"Are these pastures actually safe for rams? It depends. If they are not actively grazing the clovers close to or in joining, then you are likely ok, we have seen there aren't any long term effects on reproduction. If you are making out of season ram use, particularly for stud breeders or semen collection for cryopreservation, then I would certainly avoid these pastures," Dr Pool said.
The detailed results from this research were presented by Dr Pool during a Lefroy Fellow research seminar on May 11.
Dr Pool then presented how a neurohormone could change the physiology of twin lambs, and how the information could be used to improve lamb production.
She explained that twin-born lambs have a 30 per cent mortality rate in the first 72 hours of life and when compared to single born counterparts, they are more likely to experience hypoxia, traumatic or injurious births, lower birth weight and less brown fat around organs, mismothering, prone to dealth by exposure, potentially left with a life-long impairment of cognitive function.
One solution Dr Pool said had been "thrown around" was melatonin.
In sheep, melatonin is important for reproductive process, controls reproductive onset, is a potent antioxidant, promotes vascular growth, and is a neuroprotectant.
"The pro for sheep production is that melatonin is already readily available in the market, slow release melatonin tablets are already on the market and we started to see animals treated with the implants had better reproduction, higher pregnancy rates, could upregulate ram production," Dr Pool said.
"We decided to see if we could use these slow release implants to improve twin lamb production and welfare by treating the lambs before they were even born."
The research involved a large trial of two flocks of 150 ewes on different properties with ewes categorised four ways by the control, treated in early pregnancy, treated in late pregnancy, and then treated in both early and late pregnancy with the slow release melatonin capsules.
These groups of 150 ewes was of particular importance as it was the standard size for a flock of twin pregnancy ewes.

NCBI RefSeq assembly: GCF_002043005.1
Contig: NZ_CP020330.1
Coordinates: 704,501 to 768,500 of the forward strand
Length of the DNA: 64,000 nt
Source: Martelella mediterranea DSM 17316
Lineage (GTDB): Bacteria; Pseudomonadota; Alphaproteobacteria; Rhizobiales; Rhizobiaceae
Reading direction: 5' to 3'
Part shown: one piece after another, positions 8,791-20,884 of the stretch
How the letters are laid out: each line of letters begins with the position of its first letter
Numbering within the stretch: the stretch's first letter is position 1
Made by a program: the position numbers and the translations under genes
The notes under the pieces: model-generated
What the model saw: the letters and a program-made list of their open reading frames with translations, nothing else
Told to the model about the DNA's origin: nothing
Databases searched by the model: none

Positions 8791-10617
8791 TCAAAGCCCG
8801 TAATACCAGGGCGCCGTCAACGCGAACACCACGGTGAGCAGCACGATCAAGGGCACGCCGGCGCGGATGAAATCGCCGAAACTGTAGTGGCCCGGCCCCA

Dr Pool said she found that exposing the lambs to melatonin in late pregnancy increased the amount of brown fat and body weight while low doses increased vascular growth but too much reduced it.
"The main take away from the research was that melatonin was having a physiological response," she said.
Dr Pool said the late gestational exposure to melatonin increased lamb brain mass and hoping to see a correlation between the mass and cognitive function, the lambs were rested using a maze tests and novel object test.
"In my opinion, these are some of the most interesting results," Dr Pool said.
"All the melatonin exposed group performed better in the cognitive tests. Exposure to melatonin makes these animals more inquisitive and want to interact with objects," she said.
"Then we thought, could melatonin exposure alter lamb-dam communication?"
Dr Pool said the majority of the melatonin groups were more vocal than the control counterparts in both the maze and novel object.
Dr Pool said in summary the lambs exposed to melatonin in utero had increased weight and brown fat in the autopsied population, subtle increases in marking and weaning percentages, and weight gain, superior learning ability, increased vocalisation, and were more inquisitive or bolder.
"From both, the events that happen in utero or early life drive production outcomes and drive how they navigate life in to future years," Dr Pool said.